“It is legal because I wish it.” So declared Louis XIV, and, indeed, the autocrat could get away with this edict during his sun-kissed reign. Less successful are our modern day reincarnations, wannabe kings of Wall Street with their unbridled avarice, abandonment of longstanding business rules, and wanton overreach, sending the current economy into a vortex. The markets have not seen such free fall in a lifetime. And yet, our lives continue…
As a member of the designer committee of the Biennale des Antiquaires in Paris, I attended what is arguably the art world’s most glamorous collecting opportunity. Astounding examples of 18th century Boulle were juxtaposed with contemporary art on display in the restored Palais Royal. Didier Aaron and Steinitz were standouts, with inventories to tantalize any serious collector. A posse of curatorial advisors for the Abu Dhabi museum was shown the red carpet. Gems continue to take center stage. Among the strong, Cartier dazzled under direction of the young president Frédéric de Narp. The opening night dinner was a sumptuous affair, chaired by Marie-Josee Kravis with official hosts President and Mrs. Sarkozy present. American attendees included the beautiful Kim Heirston and her husband Richard Evans, Marjorie Reed Gordon, and serious art acquisitors, the Lawrence Friedlands.
In an unprecedented move, the French embraced American artist Jeff Koons and installed a mammoth solo installation of his work in their revered bastion of culture, the unrivaled Palace of Versailles. Koons calls it a high point of his artistic life, and so he ought to. Among the 17 sculptures of wit and delight, a personal favorite: the colossal red lobster hanging from the ceiling in the Salon de Mars. One of the private patrons contributing to the $22.8 million funding was none other than Francois Pinault, France’s wealthiest art collector. A shrewd move on his part, as it almost certainly guarantees a massive increase in value. The cunning fellow has six pieces from his private collection in the exhibition. A slight conflict of interest, non?
Across the Channel, an English counterpart, artist Damien Hirst, outwitted his dealers and hit a bull’s-eye with a solo auction at Sotheby’s in London. His work appears to be one of the few commodities unaffected by the current financial storm. Very few American buyers raised a paddle, but the Russian collectors were there to support the astronomical prices. The top seller of the two-day event was the Golden Calf preserved in a tank of formaldehyde. Talk about idolatry, with hooves and horns made of 18-karat gold and head crowned with a gold disk; it found a buyer at $18.6 million. My Palm Beach clients Sir Geoffrey and Lady Leigh were intent on coming away with a butterfly painting but, with good reason, let a Russian spring for this outrageous excess at $4 million, three times the high estimate. It’ll be sure to brighten a dreary Moscow drawing room. The event was hailed as “a phenomenon” by New York art dealer Alberto Mugrabi—certainly no overstatement.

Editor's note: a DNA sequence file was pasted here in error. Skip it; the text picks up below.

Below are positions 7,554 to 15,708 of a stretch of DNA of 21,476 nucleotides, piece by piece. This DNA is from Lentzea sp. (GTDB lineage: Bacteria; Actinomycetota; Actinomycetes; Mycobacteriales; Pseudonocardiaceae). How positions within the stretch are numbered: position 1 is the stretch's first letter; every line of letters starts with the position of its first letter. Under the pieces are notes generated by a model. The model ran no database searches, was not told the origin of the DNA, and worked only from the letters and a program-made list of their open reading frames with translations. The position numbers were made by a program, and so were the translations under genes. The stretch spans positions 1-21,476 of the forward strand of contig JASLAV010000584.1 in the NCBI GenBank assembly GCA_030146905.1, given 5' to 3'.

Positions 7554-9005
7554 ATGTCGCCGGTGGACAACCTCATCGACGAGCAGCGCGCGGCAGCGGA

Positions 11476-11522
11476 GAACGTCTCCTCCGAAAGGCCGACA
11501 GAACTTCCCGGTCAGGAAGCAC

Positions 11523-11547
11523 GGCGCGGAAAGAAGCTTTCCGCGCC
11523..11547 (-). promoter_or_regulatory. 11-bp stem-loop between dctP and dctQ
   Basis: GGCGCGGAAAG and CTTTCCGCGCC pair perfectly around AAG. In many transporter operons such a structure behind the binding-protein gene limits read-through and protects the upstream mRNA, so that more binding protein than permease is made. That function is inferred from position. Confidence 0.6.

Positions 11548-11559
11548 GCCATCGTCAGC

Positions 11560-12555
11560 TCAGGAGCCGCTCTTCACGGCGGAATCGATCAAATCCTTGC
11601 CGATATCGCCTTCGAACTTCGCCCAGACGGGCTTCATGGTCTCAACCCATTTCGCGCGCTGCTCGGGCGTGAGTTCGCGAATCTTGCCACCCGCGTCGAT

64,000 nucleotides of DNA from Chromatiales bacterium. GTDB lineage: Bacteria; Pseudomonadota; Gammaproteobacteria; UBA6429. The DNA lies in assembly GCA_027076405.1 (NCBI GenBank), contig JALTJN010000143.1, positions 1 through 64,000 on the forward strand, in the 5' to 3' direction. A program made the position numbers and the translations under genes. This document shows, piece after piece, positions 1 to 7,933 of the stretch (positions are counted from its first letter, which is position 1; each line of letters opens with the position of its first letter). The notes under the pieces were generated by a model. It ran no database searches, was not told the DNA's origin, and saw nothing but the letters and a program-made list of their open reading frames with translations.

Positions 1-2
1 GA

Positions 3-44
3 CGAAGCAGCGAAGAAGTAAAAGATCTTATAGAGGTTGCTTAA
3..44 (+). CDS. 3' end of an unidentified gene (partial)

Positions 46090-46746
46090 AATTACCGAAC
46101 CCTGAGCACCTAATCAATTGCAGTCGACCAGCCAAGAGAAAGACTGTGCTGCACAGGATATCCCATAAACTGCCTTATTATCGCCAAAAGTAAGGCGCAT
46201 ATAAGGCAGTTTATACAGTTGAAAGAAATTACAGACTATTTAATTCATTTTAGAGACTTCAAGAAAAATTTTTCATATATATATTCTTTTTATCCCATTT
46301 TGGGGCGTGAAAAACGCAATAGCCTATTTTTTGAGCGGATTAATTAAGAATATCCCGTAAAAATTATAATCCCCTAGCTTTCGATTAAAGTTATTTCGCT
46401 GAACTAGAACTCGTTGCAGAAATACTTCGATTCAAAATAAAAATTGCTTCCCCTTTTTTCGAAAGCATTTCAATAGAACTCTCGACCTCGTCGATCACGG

Whilst Mr. Hirst walked away with a sales total of more than $200 million and the auction houses anticipate single works by artists taking a similar route in the future, the Russians, in their unending race of one-upmanship, keep vying for the title of most expensive home. Villa Leopolda, the massive 20-acre French Riviera estate once owned by Edmund Safra, has been sold for the incomprehensible price of $750 million to a Russian oligarch. “I think they’re trying to make a splash,” quipped the über broker Dolly Lenz of Prudential Douglas Elliman. With the recent rough weeks in the market, however, it remains to be seen if the final payment will be forthcoming. After all, Bill Gates was once purchasing this property in 2005 for $105 million, but the deposit check never arrived.
The New York season remains unfettered, regardless of financial slaughter. Cases in point: Peter Bacanovic’s glamorous drinks party at Fred Leighton; a reception for Baron Jean van Gysel of V Resorts Limited at The Core Club; legendary fashion designer Galanos dining with Ralph Rucci at a brimming La Grenouille; sitting between Jacqueline Stone and Monique Van Vooren at the screening and reception for Oliver Stone’s new film, W; dinner with the best-selling author Barbara Taylor Bradford and her husband Bob at a bustling Cipriani; and round out the month with royalty at the Princess Grace Awards, amongst a marathon of similar worthy charities.
It took two more crowned heads and untold dissipation before foreclosure on the Bourbon titles and deed to Versailles. This is something the Sun King would not have anticipated when he said, “There is little that can withstand a man who can conquer himself.” Le Roi believed in the essential good of man, and, fortunately, there are those who still exist today. The paragon of restrained investing, Warren Buffett has taken it upon himself to become the new triple-A rating system in an attempt to re-instill confidence in the current market. With two audacious moves, $5 billion in Goldman Sachs and $3 billion in General Electric, Buffett signaled where he thought the safe money was.
Where would our country be without financial knights on white charges like the Morgans of the past and the Buffetts of today? And when will we ever be confident of our safety again?
Let’s keep a vigilant eye on the economic GPS and seatbelts fastened for this bumpy ride…